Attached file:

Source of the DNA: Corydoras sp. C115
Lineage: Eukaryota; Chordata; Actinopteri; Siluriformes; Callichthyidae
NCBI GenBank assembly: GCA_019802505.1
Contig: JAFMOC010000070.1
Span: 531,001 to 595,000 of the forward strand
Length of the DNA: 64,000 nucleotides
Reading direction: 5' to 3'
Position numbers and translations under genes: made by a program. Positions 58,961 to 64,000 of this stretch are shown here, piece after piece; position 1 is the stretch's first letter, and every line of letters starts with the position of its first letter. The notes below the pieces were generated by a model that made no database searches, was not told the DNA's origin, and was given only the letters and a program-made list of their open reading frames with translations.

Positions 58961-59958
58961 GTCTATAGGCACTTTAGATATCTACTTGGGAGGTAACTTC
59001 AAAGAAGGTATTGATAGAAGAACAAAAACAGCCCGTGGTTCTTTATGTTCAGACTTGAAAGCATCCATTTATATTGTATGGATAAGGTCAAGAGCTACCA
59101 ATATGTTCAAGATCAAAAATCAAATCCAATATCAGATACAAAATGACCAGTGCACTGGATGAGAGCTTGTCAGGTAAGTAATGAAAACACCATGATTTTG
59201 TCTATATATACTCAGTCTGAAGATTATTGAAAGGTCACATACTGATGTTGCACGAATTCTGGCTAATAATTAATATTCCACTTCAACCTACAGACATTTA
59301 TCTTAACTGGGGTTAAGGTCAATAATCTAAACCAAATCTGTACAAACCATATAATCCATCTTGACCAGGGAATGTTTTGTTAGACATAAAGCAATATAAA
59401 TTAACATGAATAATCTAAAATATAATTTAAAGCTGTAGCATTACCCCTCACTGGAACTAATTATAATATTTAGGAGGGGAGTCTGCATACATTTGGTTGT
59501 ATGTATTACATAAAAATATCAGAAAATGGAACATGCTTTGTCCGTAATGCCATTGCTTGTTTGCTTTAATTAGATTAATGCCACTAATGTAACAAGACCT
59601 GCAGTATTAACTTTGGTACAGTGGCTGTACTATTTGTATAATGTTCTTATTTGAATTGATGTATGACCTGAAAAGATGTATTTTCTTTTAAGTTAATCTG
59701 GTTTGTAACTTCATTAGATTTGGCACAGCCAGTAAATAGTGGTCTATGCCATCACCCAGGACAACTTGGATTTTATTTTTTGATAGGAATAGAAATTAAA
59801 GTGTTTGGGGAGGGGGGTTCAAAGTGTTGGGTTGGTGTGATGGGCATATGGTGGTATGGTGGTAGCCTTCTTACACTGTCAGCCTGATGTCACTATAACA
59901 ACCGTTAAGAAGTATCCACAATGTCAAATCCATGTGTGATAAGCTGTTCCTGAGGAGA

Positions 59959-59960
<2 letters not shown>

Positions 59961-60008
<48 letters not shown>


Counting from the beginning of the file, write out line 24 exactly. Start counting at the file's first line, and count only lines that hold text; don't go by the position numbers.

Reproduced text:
<48 letters not shown>